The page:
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Lawyers asked to define legal domestic partnerships

By: Dan Shaw, [email protected]//October 23, 2013//

Lawyers asked to define legal domestic partnerships

By: Dan Shaw, [email protected]//October 23, 2013//

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State Supreme Court justices heard arguments Wednesday debating what sort of domestic-partnership law would comply with the state’s ban on same-sex marriage.

Christopher Clark, a lawyer with New York-based Lambda Legal, said state lawmakers already provided an answer when they in 2009 passed legislation allowing same-sex couples to enter into domestic partnerships. He said that law was specifically written to avoid a 2006 constitutional amendment’s ban not only on marriages between members of the same sex, but also on arrangements that are “substantially similar” to marriage.

But if that was the intent, then legislators went too far, said Austin Nimocks, who represented the petitioner Wednesday in arguments presented at a state Supreme Court hearing for Appling v. Walker.

Instead of merely according certain rights to domestic partners, Nimocks said the 2009 law established a legal status that exhibits the “constituent elements” of marriage.

Wisconsin’s domestic partnerships have the constituent elements of marriage, he said, because they are only open to those who are of the same sex, are not closely related, and are not in marriages or domestic partnerships with other people. Other than marriage, no other legal status under Wisconsin law carries similar requirements, Nimocks said.

For that reason, he argued, the domestic-partnership law was “mimicking marriage’s blueprint in Wisconsin’s code.”

Removing those requirements, Nimocks said, certainly would bring the state closer to having a legal status that does not violate the ban on arrangements that are substantially similar to marriage. But he said his primary goal was not to find an alternative to the 2009 law, but to have the law deemed unconstitutional.

Such arguments, Clark said, fail to take into account the many ways in which domestic partnerships differ from marriages under Wisconsin law. For one, besides conferring various benefits on couples, marriage also brings a host of obligations.

Christopher Krimmer, who practices family law for Madison-based Balisle & Roberson SC, agreed that the list of duties is lengthy.

“In marriage, you have property obligations to each other, support obligations” Krimmer, who also teaches a class on sexual orientation and the law at Marquette University, said. “You have the availability of divorce. The state has a vested interest in ensuring both parties are treated fairly at the termination of the relationship.”

To end a domestic partnership in Wisconsin, Krimmer said, a couple merely need file termination papers with a county clerk. After that, all of the rights they had with respect to each other end in 90 days.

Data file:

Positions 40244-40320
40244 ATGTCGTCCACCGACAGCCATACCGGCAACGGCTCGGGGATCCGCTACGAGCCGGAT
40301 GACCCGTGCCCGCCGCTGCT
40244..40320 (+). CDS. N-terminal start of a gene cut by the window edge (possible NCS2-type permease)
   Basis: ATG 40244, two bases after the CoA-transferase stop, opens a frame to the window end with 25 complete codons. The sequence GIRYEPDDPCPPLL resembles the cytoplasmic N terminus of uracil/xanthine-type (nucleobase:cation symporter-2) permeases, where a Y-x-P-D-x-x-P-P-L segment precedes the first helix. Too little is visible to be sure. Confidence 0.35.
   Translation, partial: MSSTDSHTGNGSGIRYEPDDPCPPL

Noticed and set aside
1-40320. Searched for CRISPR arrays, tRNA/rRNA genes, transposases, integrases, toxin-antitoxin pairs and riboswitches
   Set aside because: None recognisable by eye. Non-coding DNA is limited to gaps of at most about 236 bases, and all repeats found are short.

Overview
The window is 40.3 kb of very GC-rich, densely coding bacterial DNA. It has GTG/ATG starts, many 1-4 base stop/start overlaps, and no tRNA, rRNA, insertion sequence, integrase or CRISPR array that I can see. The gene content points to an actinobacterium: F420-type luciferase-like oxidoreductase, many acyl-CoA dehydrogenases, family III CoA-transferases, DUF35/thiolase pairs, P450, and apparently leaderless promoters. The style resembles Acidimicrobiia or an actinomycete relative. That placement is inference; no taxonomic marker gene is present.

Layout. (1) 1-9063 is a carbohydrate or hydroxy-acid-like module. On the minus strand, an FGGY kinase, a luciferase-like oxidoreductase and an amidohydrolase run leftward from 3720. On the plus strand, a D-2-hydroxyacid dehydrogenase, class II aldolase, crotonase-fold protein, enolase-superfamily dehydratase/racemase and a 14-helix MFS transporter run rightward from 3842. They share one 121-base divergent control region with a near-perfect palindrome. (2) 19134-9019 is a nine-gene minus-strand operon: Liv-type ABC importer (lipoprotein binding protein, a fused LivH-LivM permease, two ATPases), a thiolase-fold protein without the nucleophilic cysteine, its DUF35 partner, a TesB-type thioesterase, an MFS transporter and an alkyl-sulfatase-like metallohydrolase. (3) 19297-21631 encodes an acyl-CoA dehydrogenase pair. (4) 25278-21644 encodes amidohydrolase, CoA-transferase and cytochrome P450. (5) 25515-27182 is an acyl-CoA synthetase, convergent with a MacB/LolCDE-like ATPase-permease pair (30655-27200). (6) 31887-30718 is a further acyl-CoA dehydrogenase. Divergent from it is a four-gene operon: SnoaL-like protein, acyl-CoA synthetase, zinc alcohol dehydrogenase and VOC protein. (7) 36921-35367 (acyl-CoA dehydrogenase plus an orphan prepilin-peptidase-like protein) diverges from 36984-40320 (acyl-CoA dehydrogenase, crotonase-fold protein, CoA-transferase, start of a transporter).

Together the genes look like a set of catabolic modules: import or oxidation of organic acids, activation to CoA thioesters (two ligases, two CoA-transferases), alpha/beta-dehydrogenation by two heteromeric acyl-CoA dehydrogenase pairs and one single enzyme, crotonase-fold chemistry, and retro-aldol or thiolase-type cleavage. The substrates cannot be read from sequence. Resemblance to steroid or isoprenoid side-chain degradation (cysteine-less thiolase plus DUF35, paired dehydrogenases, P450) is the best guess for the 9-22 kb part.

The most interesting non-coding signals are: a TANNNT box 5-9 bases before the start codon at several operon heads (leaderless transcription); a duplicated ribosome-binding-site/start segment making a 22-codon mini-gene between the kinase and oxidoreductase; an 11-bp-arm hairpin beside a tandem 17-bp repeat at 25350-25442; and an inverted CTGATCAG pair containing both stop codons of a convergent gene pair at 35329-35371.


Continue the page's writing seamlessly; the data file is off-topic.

“There are no legal actions, no court involvement,” he said. “You don’t divide property, or have to worry about custody or the placement of kids.”

Clark also noted that a formal ceremony is used to “solemnize” a marriage. To form a domestic partnership, he said, a couple only must fill out paperwork at a county clerk’s office.

To understand what was intended when they outlawed arrangements that are substantially similar to marriage, Clark said the justices should look back at the arguments made when the constitutional amendment was approved by lawmakers and put before voters. At that time, he said, regular references were made to a desire to ban “Vermont-style” civil unions.

Those sort of unions were marriages in everything but name, he said. The purpose of Wisconsin’s law, he said, was merely to provide a “limited number of important protections to same-sex couples and to do it in a way that conforms with the same-sex marriage amendment.”

Wisconsin’s high court took up the challenge of the state’s domestic partnerships about four months after the U.S. Supreme Court ruled that the Defense of Marriage Act, which would have prevented married gay couples from receiving federal benefits, was unconstitutional.

Wisconsin Family Action filed its challenge of the state’s law when former-Gov. Jim Doyle was in office. Since then, Gov. Scott Walker has ceased seeking to defend the law.

In Nov. 2009, the state Supreme Court declined to be the first jurisdiction to consider the case and the petition instead was filed in Dane County Circuit Court the following year.

Both that court and a state court of appeals later upheld the constitutionality of the law. The Wisconsin Supreme Court is expected to issue a ruling in the case by next summer.

— Follow Dan on Twitter


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